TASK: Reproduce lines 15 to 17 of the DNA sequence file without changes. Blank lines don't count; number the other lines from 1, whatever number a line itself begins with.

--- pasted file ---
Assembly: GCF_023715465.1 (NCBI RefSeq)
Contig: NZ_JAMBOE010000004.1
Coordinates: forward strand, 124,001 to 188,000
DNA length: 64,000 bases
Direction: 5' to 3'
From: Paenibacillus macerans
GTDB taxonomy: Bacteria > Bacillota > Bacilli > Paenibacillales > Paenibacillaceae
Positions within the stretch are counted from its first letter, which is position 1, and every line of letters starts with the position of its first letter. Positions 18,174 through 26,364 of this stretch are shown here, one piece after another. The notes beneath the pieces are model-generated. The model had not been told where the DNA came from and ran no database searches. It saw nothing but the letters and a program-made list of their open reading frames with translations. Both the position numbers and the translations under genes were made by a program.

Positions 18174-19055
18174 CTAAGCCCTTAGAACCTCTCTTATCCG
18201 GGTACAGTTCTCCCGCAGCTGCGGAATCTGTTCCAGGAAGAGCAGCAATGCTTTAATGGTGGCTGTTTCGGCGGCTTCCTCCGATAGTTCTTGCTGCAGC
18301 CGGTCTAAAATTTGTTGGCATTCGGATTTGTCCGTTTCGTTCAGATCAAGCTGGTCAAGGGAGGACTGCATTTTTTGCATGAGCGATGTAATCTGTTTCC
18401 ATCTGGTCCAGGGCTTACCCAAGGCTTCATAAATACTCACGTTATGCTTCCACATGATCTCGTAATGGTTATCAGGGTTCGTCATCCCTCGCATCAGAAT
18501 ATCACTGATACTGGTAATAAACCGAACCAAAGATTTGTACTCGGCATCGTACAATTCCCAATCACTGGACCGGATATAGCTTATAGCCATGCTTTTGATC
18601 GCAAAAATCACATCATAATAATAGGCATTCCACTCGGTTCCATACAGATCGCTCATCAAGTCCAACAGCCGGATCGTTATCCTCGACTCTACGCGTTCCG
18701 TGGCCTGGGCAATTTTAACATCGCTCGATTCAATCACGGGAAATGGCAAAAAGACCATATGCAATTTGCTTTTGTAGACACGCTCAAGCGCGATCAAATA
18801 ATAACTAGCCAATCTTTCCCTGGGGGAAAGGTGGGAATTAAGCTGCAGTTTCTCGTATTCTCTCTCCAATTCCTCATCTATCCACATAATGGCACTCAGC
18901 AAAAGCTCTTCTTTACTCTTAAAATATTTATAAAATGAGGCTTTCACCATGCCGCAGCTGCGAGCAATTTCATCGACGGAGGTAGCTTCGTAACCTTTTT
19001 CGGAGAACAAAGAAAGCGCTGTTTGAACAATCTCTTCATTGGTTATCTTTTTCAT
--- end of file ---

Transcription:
18601 GCAAAAATCACATCATAATAATAGGCATTCCACTCGGTTCCATACAGATCGCTCATCAAGTCCAACAGCCGGATCGTTATCCTCGACTCTACGCGTTCCG
18701 TGGCCTGGGCAATTTTAACATCGCTCGATTCAATCACGGGAAATGGCAAAAAGACCATATGCAATTTGCTTTTGTAGACACGCTCAAGCGCGATCAAATA
18801 ATAACTAGCCAATCTTTCCCTGGGGGAAAGGTGGGAATTAAGCTGCAGTTTCTCGTATTCTCTCTCCAATTCCTCATCTATCCACATAATGGCACTCAGC